Another significant victory came in December, when graduate and undergraduate workers throughout the statewide University of California system voted in favor of divestment from companies that profit from Israel’s occupation of Palestinian land and its violations of human rights. The vote was taken under the auspices of the United Auto Workers Union Local 2865, which represents 13,000 students. The resolution passed by a two-thirds margin.

In February the Stanford undergraduate student senate voted in favor of divestment by more than two to one (10-4, with one abstention), and last week the student senate of the University of Toledo in Ohio approved a similar resolution by the landslide vote of 21 to 4. Other schools joining the movement in the past year include the University of New Mexico, Loyola University in Chicago and Wesleyan University in Connecticut.

The movement has been successful overseas also. In 2014, the United Kingdom National Union of Students voted to support BDS movements on campuses, and student unions at the University of Exeter, the University of Kent and the National University of Ireland voted in support of BDS measures.

Last month the prestigious School of Oriental and African Studies at the University of London handed the campaign a major victory when more than 2,000 students, faculty and contract workers endorsed an academic boycott of Israel by an overwhelming 73 percent. The vote took place over five days and called for SOAS to cut all ties with Israeli academic institutions.

None of this is newsworthy, according to the Times. Nagourney’s story glosses over the movement with a single reference to UCLA as “one of many campuses” to vote for BDS measures. Readers learn nothing about the factors that inspire students to take up the cause or the debates over Palestine and Israel taking place on a number of campuses.

Instead, the Times gives prominence to a single incident at UCLA and blows this into an unsubstantiated claim about a “surge of hostile sentiments” toward Jews. The evidence for this charge, as the news site Mondoweiss stated, “is laughably thin. No statistics, no research, not even a biased survey from the [Anti-Defamation League].”

The BDS movement is a story of national and international significance, but rather than inform readers, the Times attempts to deflect attention from the campaign, the facts on the ground in Israel and Palestine and the growing support for BDS. It is Israel first and foremost, once again.

Barbara Erickson

Somebody Needs to Tell The NY Times: Israel Has The Bomb

The New York Times has had plenty to say about Iran and nuclear ambitions recently—in op-eds, editorials and news stories; in reports on negotiating sessions and in articles about Israeli Prime Minister Benjamin Netanyahu’s coming speech to Congress, at which he will raise the alarm about Iran’s ability to produce a bomb.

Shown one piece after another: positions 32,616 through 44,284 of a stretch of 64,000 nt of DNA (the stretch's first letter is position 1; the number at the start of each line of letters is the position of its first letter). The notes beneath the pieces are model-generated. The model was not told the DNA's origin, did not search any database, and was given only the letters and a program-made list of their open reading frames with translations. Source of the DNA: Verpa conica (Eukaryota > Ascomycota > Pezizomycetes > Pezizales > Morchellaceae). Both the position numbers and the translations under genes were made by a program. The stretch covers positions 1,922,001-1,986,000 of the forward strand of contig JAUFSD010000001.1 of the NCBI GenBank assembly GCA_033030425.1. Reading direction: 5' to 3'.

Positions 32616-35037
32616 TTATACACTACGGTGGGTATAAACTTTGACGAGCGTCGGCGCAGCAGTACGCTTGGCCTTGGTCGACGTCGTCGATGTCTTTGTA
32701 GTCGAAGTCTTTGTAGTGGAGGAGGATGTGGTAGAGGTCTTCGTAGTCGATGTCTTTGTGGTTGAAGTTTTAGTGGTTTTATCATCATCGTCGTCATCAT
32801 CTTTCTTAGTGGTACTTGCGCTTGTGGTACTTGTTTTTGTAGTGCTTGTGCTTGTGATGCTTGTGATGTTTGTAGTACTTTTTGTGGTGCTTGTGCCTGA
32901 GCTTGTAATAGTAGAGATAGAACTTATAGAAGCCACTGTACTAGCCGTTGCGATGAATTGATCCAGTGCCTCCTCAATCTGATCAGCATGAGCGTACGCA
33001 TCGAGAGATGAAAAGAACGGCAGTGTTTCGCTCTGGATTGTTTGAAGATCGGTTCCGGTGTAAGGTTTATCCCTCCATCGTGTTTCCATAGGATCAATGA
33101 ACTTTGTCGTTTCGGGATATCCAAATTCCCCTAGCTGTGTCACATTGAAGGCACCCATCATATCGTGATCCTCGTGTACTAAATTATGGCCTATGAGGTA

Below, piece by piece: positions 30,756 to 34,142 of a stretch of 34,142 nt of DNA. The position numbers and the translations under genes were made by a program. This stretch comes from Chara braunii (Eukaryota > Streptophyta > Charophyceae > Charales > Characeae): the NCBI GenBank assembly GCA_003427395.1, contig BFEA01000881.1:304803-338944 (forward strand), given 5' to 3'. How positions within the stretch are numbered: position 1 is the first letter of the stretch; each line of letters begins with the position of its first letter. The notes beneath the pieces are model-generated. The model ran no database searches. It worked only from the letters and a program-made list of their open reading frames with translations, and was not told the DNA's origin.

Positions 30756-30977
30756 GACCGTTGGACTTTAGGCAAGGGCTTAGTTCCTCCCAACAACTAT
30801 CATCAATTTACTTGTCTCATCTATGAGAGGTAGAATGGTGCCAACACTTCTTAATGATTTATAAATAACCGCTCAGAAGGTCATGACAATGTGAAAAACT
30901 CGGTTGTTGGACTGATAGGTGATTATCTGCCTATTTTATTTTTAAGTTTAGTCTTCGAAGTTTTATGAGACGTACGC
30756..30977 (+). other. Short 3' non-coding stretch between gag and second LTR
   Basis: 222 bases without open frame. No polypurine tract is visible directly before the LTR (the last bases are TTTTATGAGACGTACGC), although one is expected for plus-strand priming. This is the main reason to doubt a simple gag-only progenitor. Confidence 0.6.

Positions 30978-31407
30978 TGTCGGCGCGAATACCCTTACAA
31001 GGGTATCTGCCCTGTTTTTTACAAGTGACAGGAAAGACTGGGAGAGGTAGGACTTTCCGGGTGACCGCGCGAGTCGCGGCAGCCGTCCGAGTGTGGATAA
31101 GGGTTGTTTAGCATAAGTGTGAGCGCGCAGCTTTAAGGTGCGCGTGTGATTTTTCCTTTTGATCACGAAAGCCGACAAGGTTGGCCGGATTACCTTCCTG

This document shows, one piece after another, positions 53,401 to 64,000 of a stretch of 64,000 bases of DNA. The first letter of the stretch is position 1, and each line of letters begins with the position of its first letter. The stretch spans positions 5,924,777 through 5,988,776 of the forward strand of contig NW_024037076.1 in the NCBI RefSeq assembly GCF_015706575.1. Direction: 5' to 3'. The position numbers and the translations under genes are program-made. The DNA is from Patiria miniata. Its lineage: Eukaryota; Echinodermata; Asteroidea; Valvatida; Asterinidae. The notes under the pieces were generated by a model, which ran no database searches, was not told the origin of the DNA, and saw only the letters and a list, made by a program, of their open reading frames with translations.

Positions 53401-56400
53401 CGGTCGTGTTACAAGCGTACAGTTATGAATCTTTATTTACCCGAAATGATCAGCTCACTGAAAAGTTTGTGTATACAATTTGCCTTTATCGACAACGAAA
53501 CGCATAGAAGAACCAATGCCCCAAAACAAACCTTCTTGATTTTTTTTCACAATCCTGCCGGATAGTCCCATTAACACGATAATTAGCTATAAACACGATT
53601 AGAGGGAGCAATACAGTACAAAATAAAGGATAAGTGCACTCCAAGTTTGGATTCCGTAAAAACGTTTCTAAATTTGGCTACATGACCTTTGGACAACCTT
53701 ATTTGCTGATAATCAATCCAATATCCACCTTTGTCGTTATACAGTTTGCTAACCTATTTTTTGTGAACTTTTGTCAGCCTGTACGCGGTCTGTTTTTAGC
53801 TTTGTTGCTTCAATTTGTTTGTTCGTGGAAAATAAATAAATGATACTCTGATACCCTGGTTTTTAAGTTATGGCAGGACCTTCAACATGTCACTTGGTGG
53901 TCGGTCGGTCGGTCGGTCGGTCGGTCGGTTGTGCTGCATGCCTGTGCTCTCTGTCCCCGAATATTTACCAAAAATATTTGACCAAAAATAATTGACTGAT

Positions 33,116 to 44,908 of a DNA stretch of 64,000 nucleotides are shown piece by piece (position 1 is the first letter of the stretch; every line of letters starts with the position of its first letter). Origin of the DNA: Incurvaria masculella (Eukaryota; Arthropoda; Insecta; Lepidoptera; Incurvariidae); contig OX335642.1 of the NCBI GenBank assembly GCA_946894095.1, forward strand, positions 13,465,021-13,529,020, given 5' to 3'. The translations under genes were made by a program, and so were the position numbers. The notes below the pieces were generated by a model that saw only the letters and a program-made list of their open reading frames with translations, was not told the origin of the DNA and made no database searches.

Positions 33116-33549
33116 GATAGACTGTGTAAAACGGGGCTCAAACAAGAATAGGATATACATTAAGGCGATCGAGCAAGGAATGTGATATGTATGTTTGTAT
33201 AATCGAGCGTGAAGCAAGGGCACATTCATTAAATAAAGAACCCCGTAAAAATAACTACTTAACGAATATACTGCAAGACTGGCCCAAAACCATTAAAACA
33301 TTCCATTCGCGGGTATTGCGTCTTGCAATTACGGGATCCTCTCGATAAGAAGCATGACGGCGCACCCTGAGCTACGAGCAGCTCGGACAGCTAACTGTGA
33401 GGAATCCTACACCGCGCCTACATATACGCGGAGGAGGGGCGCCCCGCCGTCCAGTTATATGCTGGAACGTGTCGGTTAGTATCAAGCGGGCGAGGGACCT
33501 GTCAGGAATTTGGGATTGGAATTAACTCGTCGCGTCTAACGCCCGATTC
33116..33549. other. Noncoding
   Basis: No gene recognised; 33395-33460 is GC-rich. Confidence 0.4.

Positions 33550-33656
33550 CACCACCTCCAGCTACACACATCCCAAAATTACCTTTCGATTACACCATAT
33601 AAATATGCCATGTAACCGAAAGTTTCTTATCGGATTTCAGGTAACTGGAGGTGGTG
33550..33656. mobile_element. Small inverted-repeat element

In all these venues—opinion pieces and news accounts—one element of this story is taken for granted: A nuclear proficient Iran would be a threat and cannot be allowed. As Israeli politician Isaac Herzog wrote in a Times op-ed published this weekend, “If [Iran] goes nuclear, the Middle East will go nuclear, putting world peace itself in jeopardy.”

Yet, in spite of all the words devoted to this issue, a major piece of information is missing: The Middle East has already gone nuclear. Israel has had the bomb since 1967 and is counted as the world’s sixth nuclear state, with a stockpile of weaponry possibly equal to that of France and the United Kingdom.

As Netanyahu warns against nuclear research in Iran and the Times editorial board insists that Iran allow “even more aggressive inspections” by the International Atomic Energy Agency, there is no mention of the fact that Israel has refused to allow any inspections of its advanced nuclear program and refuses even to confirm that it exists.

There is no compelling reason to prevent the Times from writing about Israel’s nukes. The newspaper has already published at least one opinion piece urging more openness on the issue; similar commentary has appeared in other publications, such as The New Yorker; and academic groups have openly issued assessments of Israel’s program.

Israeli scholar Avner Cohen has published two books on the subject (the second is titled The Worst-Kept Secret: Israel’s Bargain with the Bomb). Seymour Hersh, a former member of the Times’ own staff, has written one (The Samson Option), and Israeli journalist Ari Shavit dedicated an entire chapter in his book, My Promised Land, to the creation of Israel’s nuclear facility. Shavit speaks with pride of this accomplishment and notes that his chapter won the approval of Israeli censors.

The Federation of American Scientists states that “the existence of Israeli nuclear weapons is a ‘public secret’ by now due to the declassification of large numbers of formerly highly classified US government documents which show that the United States by 1975 was convinced that Israel had nuclear weapons.”

It is only left to determine just how many nuclear weapons Israel possesses and how it is capable of delivering them. The estimates vary from 80 (Bulletin of the Atomic Scientists) to 300 weapons, which can be launched by land, air and sea.